Full report: New care models: harnessing technology

Additional link: NHS Confederation press release

STPs and accountable care

Supporting providers: STPs and accountable care | NHS Providers

NHS Providers are working to develop a programme of support that helps provider organisations adapt to the challenges and opportunities presented by the move to accountable care.

The programme, Supporting Providers: STPs and accountable care, will be developed in close collaboration with NHS trusts over the next six weeks. The programme aims to ensure there is the right support and a strong advocate making the case for NHS trusts as they move to accountable care structures that deliver more integrated care for the public.

Elements to support trusts will include:

  • Developing new and effective relationships with local authorities, primary care and commissioners
  • Responding to specific challenges such as moving care closer to home, prioritising mental health, workforce strategy and getting the most out of the NHS estate
  • Exploring new ways to support change, identifying “enablers” including new approaches to contracting, different financial flows, adopting risk stratification and whole population health management approaches, and developing STP level governance arrangements.

More detail at NHS Providers

Person-centred care

This report provides a snapshot of the extent of person-centred care, based on how people report their experience of treatment, care and support.  The report concludes there is a need for person-centred care to be given greater priority and a need for a strategic overhaul of what is measured.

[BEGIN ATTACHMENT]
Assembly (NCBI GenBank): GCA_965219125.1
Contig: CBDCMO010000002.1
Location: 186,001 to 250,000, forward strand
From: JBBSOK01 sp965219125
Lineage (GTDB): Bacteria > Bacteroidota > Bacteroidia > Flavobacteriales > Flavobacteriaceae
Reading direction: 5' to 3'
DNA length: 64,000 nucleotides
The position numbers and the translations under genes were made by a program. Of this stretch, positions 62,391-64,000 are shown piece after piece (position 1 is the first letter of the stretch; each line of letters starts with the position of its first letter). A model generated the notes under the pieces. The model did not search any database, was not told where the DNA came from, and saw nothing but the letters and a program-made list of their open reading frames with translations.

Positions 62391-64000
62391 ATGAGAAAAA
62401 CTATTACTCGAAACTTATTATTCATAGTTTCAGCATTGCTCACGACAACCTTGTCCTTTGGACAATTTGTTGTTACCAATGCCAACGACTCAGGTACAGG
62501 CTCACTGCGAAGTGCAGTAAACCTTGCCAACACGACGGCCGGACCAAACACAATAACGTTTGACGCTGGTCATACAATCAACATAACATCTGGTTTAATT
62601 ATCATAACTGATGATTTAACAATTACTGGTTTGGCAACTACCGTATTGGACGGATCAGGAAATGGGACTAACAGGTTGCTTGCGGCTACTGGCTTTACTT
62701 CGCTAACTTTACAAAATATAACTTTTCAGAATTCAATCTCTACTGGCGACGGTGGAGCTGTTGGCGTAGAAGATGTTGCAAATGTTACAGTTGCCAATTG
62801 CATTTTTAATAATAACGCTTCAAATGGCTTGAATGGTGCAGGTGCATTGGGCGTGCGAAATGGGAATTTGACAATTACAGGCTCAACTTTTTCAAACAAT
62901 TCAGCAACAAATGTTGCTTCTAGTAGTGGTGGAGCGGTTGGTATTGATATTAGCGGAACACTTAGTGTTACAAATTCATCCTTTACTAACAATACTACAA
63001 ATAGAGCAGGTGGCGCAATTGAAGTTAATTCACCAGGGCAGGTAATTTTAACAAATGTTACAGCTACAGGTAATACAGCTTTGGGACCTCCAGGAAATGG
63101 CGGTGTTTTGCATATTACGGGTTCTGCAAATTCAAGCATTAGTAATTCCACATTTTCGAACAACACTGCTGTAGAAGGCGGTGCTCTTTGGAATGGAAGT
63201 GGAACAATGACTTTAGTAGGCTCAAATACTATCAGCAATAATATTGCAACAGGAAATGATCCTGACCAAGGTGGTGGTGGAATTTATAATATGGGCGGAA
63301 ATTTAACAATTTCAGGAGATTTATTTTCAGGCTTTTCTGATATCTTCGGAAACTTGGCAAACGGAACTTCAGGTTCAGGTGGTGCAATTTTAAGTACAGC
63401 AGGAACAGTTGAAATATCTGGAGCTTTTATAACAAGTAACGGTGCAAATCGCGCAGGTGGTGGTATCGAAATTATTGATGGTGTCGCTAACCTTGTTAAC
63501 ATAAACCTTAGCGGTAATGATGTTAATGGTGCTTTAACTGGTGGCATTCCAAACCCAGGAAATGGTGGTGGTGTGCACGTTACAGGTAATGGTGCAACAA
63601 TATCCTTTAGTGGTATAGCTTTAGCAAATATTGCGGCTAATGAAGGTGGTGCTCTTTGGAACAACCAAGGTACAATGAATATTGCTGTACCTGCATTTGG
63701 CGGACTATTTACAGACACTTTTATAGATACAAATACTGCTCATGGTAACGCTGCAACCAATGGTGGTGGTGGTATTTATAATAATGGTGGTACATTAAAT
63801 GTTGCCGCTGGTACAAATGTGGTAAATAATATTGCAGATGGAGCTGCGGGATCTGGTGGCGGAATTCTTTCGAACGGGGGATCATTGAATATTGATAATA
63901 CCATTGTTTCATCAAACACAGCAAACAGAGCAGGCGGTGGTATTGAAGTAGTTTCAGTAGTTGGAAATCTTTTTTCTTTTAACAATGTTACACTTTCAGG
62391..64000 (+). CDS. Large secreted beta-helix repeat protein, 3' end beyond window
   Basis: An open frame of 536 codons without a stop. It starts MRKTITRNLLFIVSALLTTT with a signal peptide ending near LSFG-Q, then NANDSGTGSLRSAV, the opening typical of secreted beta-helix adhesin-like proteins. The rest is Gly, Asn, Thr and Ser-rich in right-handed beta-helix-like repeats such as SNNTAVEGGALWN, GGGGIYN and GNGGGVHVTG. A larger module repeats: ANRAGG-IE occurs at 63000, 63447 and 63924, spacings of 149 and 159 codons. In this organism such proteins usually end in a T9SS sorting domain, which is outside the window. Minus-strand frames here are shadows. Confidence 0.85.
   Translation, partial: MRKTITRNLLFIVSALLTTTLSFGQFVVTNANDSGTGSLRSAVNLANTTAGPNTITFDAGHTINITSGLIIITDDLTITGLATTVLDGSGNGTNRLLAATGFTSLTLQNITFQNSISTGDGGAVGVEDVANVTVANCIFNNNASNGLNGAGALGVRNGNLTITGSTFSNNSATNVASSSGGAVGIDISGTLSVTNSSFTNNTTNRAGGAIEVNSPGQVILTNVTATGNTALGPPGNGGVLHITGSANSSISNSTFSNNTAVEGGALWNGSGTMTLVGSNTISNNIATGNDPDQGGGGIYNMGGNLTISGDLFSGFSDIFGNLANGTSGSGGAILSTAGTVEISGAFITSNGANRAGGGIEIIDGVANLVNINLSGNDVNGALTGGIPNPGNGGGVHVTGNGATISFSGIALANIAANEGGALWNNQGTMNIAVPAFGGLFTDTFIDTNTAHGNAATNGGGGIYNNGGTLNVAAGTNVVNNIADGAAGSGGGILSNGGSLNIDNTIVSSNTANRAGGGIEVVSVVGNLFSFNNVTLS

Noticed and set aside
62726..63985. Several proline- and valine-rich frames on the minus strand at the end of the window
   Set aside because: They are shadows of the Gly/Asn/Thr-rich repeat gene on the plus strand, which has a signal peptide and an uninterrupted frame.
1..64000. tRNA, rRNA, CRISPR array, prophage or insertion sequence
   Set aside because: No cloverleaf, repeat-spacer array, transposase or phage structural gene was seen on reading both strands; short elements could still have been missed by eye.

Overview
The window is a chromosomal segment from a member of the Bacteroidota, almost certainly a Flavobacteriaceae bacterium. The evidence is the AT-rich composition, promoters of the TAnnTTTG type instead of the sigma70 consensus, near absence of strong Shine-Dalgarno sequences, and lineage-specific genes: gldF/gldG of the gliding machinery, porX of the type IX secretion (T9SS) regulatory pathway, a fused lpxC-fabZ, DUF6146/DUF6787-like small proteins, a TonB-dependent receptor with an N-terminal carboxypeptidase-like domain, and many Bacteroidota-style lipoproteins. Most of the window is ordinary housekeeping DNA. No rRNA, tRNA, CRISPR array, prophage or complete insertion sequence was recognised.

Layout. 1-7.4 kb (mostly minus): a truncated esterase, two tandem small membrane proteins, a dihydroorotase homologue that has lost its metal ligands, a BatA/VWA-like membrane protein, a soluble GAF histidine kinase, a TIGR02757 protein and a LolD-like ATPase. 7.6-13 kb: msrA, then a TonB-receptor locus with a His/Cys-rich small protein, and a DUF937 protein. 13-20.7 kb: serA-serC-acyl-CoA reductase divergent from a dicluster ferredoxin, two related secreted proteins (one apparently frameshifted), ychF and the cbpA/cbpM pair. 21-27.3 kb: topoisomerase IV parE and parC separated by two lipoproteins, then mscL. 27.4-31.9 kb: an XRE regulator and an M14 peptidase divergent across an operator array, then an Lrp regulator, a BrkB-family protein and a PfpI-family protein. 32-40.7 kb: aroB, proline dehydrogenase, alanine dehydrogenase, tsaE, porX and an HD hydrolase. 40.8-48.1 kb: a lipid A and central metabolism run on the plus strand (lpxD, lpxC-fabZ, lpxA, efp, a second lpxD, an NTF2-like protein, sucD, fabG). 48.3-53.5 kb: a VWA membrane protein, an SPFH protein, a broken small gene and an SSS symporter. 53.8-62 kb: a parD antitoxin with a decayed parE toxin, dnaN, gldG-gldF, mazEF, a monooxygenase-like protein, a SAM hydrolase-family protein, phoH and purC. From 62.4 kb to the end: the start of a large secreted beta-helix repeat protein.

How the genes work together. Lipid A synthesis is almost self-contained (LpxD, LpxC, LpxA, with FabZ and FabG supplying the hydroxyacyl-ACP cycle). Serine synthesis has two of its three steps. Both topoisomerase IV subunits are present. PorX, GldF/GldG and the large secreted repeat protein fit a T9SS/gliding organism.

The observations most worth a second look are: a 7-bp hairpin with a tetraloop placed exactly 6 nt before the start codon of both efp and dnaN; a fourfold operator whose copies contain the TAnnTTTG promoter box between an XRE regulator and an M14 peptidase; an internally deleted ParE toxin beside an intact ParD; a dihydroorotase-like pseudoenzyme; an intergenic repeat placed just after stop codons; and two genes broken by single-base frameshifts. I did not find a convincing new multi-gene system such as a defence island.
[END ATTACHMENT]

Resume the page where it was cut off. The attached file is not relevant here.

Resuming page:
Key findings:

  • Person-centred care is inadequately measured
  • A mixed picture: people’s experiences can be highly variable
  • Some aspects of person-centred care have improved
  • Progress towards involvement in decisions and being in control
  • Steady progress is now deteriorating, both for general practice and inpatient care
  • Little evidence of personalised care and support planning
  • Coordination of care is not measured
  • Family involvement is not central, and most carers need better support

Full report: Person-centred care in 2017: Evidence from service users

Current state of medical recruitment in England

British Medical Association (BMA) finds nearly three quarters of all medical specialties had unfilled training places last year, and many specialties were suffering year-on-year recruitment shortfalls. 

The BMA has warned that a shortage of doctors across most specialities of medicine is putting patient care at risk. The BMA obtained data from 2013 onwards, on the current state of recruitment into pre- and postgraduate medical education and training.

Analysis of the data revealed that:

  • Although still highly competitive, fewer people are applying to medical school.
  • Foundation programme posts and applications are decreasing.
  • Applications to specialty training are decreasing.
  • Nearly three quarters of all medical specialties faced under-recruitment in 2016.
  • There are geographical variations in recruitment trends, with the northern regions bearing the brunt of the recruitment crisis.

To address this workforce crisis, the BMA is calling for greater career flexibility, improved health and wellbeing services, rota gaps to be tackled, maintaining the NHS’s ability to recruit from overseas and improved workforce planning.

Full briefing: The state of pre and post-graduate medical recruitment in England,
September 2017